JUST when you thought it was safe to go back in the water… a vengeful killer whale is on the rampage and even 'teaching' pals how to sink boats.
The majestic beast, named White Gladis, has been terrorising sailors around the coast of Gibraltar over the past three years, with the latest attack seeing a tourist boat rammed for an hour last week.
Scientists fear a "critical moment of agony" such as a collision may have sparked her aggression towards boats, and – while there is no definitive evidence – speculate she may now be spurring fellow killer whales on to target vessels.
These attacks, which range from orcas simply approaching boats to actively interfering with them, are said to have begun in 2020 around the Strait of Gibraltar – also known as Orca Alley.
Authorities noticed a steady uptick in incidents and restricted boats from sailing from the tip of Spain due to a staggering 29 reported orca attacks in four months.
The huge animals can measure 20 to 26 feet long, meaning they have been able to inflict thousands of pounds of damage on boats and even sink them altogether.
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'She was supervising attack'
Earlier this month, one British couple, Janet Morris, 58, and Stephen Bidwell, 58, from Cambridge, were involved in a whale attack that lasted for a whole hour.
On May 2, around six orcas reportedly rammed the hull of the Bavaria 46 cruiser yacht they were travelling on, on the Strait of Gibraltar.
Janet and Stephen were stunned when they were alerted with the cry of “orcas!”
Stephen told The Telegraph: “It was an experience I will never forget.
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“I kept reminding myself we had a 22-ton boat made of steel, but seeing three of them coming at once, quickly and at pace with their fins out of the water was daunting.”
Janet added: “We were sitting ducks.”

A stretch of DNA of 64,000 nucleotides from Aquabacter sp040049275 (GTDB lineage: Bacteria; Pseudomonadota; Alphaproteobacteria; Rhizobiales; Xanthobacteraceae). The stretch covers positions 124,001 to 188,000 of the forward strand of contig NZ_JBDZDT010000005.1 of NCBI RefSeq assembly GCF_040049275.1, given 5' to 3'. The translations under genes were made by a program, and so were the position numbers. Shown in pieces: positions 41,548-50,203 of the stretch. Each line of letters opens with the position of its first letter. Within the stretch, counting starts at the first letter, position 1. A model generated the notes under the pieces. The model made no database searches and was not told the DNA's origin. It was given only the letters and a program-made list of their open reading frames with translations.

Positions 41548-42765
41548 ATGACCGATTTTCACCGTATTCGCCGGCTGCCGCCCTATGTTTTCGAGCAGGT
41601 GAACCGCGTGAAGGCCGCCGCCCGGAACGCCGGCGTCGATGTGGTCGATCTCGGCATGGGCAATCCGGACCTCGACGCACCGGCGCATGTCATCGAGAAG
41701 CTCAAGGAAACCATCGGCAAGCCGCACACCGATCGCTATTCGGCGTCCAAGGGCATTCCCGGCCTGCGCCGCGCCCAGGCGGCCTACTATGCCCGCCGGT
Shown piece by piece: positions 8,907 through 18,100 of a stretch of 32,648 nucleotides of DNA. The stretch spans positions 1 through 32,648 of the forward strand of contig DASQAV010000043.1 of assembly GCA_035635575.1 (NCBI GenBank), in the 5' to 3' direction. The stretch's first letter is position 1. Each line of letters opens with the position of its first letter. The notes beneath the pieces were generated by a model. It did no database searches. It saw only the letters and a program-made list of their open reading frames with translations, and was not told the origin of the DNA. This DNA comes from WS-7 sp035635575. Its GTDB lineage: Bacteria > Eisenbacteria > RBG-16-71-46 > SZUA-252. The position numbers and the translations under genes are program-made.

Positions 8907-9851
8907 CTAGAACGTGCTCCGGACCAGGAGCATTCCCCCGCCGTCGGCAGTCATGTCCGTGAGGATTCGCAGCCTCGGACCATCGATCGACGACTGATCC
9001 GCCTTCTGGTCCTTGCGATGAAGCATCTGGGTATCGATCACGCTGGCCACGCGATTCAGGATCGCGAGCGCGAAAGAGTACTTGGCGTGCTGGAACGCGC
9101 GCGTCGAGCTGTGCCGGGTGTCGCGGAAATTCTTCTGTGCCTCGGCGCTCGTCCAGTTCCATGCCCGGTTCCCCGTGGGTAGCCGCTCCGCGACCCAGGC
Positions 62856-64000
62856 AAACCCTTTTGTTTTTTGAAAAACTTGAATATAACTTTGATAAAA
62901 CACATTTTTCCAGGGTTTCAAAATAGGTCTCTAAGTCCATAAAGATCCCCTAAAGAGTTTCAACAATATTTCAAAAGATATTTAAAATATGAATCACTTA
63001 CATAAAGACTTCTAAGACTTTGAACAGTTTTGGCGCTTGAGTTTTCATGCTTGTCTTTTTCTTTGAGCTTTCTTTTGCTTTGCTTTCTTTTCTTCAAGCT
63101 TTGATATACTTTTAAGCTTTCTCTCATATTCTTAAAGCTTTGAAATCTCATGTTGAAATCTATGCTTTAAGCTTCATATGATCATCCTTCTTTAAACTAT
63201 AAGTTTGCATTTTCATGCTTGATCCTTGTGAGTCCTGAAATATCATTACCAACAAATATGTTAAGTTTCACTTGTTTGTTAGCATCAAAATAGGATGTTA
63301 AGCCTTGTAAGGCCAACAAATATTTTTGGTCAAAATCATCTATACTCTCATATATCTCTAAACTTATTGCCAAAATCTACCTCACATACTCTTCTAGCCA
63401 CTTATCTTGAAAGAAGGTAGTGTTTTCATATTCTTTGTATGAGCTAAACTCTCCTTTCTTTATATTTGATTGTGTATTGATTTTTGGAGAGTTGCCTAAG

“A clearly larger matriarch was definitely around and was almost supervising,” Stephen added, furthering speculation that it was White Gladis.
The captain of the ship, Greg Blackburn, from Leeds, dropped the mainsail to make the boat feel “as boring as possible”.
The group of whales and their gang leader eventually lost interest – after causing thousands of pounds worth of damage.
Whales torpedoed boats
It is far from the first time White Gladis has been accused of wreaking havoc on boats along the Strait of Gibraltar.
In November last year, a vessel off the coast of Viana do Castelo, Portugal, came under attack from orcas and cracked its hull, causing it to plunge beneath the water.
And just two days later, a third boat was dragged into the water after its rudder was knocked off near the Spanish coast.
Captain Werner Schaufelberger told German sailing publication Yacht: “The little ones shook the rudder at the back while the big one repeatedly backed up and rammed the ship with full force from the side.
“The two little orcas observed the bigger one's technique and – with a slight run-up – they, too, slammed into the boat.”
Captain Schaufelberger and his crew were rescued from the damaged boat but the vessel eventually sank at the port of Barbate.
Wave of destruction
The whale attacks have reportedly been going on since May 2020.
In September of that year, after 29 orca attacks were reported, Spanish authorities banned boats from setting sail from the country's northwestern tip.
Another 16 incidents had been reported by November 2020, of mostly young orcas interfering with boats, in many cases damaging the rudders.
Victoria Morris experienced an attack on the 46ft boat she was on on 29 July, 2020, when nine killer whales surrounded the vessel.
They rammed the hull for more than an hour, spun the boat 180 degrees, disabling the autohelm and engine, and broke the rudder.